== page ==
Every time he lost his satellites, we heard that same phrase over again. ;-) (It seems that his batteries, while showing as being fully charges, just weren’t giving the unit enough power. Once new batteries were put in it, the problems seemed to clear up!)
Leaving the iron furnace and the early 1800’s, we moved back into the present as we passed the power plant located near New Florence. It was big and also pretty impressive looking! There is a lot more power pushed through this place than there was through the Baldwin Furnace! We’ve come a long way
Next we pushed out time selector towards the 1930’s, back to when Mr. Rogers was just a child. His maternal grandfather, Mr McFeely, owned a piece of land near-by. On this property was Buttermilk Falls. When young Fred visited his grandfather, they would roam through the woods here, often ending up at the falls. It was easy to see why he enjoyed this place once we visited it!
The showpiece is definitely the falls. Crossing over a wide piece of rock 45 feet above the valley below, it cascades down across the ledges below.
Old structures above the falls
Ann Marie and Frank exploring the ruins
It was nice to be walking in the same area that the Pittsburgh celebrity and hero of children and adults worldwide, had walked himself. There were some ruins at the top of the falls, what exactly they were I don’t know. They were covered with moss and grass and you could almost imagine mythical sprites hiding amongst them. It was an enchanted type of place. In a 1996 interview, Mr. Rogers told how he used to climb on the ruins and crawl behind the waterfall.
After getting our Fred Rogers fix, we took a hike into a nice steep valley, Stinson Hollow. The trail went down, down and then a bit further down. It really wasn’t “that” bad, but getting back up….well…
The slopes of Stinson Hollow
Back at the car, we headed back into the 1800’s again. This time we were heading towards the Buena Vista Furnace, sitting near the Ghost Town Trail and Blacklick Creek. We could see the furnace but couldn’t get to it because of the steep hillsides on either side of the trail. At one time there was a rail line coming through here, known as the Blairsville Secondary, now instead of trains it is used mostly by bikes. Walking along the top of the slope, we finally came to a spot we could easily (?) work our way down. Once on the trail, we found a nice wide path down to the furnace.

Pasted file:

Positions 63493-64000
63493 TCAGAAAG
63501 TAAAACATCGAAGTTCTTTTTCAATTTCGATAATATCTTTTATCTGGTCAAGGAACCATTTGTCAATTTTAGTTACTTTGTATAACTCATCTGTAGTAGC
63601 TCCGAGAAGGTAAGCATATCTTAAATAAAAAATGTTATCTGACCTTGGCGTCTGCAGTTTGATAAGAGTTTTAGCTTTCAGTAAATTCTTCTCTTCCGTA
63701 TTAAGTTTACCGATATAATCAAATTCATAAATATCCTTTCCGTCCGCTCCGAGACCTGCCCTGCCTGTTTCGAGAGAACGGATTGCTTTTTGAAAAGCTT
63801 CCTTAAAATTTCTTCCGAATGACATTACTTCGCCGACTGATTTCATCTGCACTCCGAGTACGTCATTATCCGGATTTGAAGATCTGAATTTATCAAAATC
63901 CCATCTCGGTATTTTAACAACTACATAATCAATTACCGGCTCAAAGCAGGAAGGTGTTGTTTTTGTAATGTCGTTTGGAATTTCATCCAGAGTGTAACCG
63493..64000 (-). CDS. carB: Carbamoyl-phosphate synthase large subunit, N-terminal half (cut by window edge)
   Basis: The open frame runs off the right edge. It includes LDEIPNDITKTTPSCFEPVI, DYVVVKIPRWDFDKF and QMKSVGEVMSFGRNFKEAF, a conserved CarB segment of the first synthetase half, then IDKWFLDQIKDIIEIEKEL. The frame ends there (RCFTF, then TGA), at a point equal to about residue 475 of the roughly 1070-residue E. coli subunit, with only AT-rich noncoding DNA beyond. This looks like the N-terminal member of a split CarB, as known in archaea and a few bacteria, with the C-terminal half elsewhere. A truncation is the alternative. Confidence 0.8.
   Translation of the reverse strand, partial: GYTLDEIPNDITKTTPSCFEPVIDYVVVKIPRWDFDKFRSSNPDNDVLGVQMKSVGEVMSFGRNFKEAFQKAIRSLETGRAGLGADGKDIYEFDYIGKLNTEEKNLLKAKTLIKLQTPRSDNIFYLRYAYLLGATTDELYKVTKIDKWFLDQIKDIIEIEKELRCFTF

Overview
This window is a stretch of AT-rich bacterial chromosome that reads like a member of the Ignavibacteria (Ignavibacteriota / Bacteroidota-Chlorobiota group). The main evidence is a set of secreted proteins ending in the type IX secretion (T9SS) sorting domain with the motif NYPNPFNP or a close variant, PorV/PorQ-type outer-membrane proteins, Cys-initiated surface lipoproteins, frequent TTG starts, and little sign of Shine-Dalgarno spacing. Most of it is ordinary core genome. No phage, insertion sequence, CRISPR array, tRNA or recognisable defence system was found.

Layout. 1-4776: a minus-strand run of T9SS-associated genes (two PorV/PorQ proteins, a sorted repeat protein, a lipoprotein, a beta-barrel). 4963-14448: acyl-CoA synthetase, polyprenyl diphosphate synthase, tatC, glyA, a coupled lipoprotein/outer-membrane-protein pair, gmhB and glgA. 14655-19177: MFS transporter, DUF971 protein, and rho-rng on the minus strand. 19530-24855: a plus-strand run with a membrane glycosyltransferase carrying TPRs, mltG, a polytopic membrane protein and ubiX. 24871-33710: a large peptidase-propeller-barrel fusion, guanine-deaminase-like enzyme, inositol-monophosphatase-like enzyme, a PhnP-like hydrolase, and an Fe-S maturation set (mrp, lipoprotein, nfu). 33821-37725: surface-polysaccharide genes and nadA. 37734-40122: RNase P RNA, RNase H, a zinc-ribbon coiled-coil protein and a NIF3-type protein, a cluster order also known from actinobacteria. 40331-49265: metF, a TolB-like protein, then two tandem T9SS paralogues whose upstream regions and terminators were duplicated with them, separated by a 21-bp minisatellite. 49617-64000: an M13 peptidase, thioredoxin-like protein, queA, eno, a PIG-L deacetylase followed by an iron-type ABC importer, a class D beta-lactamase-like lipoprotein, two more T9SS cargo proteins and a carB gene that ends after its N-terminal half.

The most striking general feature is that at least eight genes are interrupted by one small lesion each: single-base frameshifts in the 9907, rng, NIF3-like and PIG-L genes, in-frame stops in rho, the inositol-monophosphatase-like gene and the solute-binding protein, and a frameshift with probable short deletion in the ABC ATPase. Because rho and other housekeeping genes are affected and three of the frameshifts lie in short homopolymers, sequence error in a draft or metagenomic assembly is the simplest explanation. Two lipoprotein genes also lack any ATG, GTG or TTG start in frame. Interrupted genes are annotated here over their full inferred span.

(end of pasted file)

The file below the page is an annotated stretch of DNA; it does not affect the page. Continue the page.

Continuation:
The furnace was built back in 1847 and operated until 1856, a total of nine years. It was extremely well built. The stones were chiseled square and were expertly fitted together. The corners are sharp and all angles meet in nice tight angles. It looks as if it had been planned, not just put together with what was at hand.
7 years ago, it was still in the woods
Very nicely made triangular front opening
Nice masonry, complete with sharp edges!
Insides are now exposed
Back walls collapsing
One corner has crumbled and there are signs of disruption on the other faces, but if you look at some of the corners, they look as if you could cut yourself on their edges. The front opening is in good shape, the other two openings are fairing a bit worse. One was included in the crumbling corner, the top of its arch is just visible above the rubble. The one on the opposite side is still standing and holding its shape, but some of the cover stones have fallen, exposing the rocks making the arch and the filler stones on the sides. The trees that once surrounded it have been cleared away, it now sits in a wide, open field.
What an active iron furnace looked like
In the 9 years this operated, it employed 61 men and boys to run it. These people lived near-by in houses that have since disappeared along with the supporting structures and the loading bridge that was once attached to its top. You can’t help but wonder where all these people lived. There are never any signs or ruins of buildings other than the furnaces. Perhaps they knew that they wouldn’t last long and didn’t bother to make permanent structures. I could imagine a community being settled here, the area around the furnace is a wide flat field. There aren’t a lot of stones like there was around the Baldwin Furnace, approximately 10 miles to the south.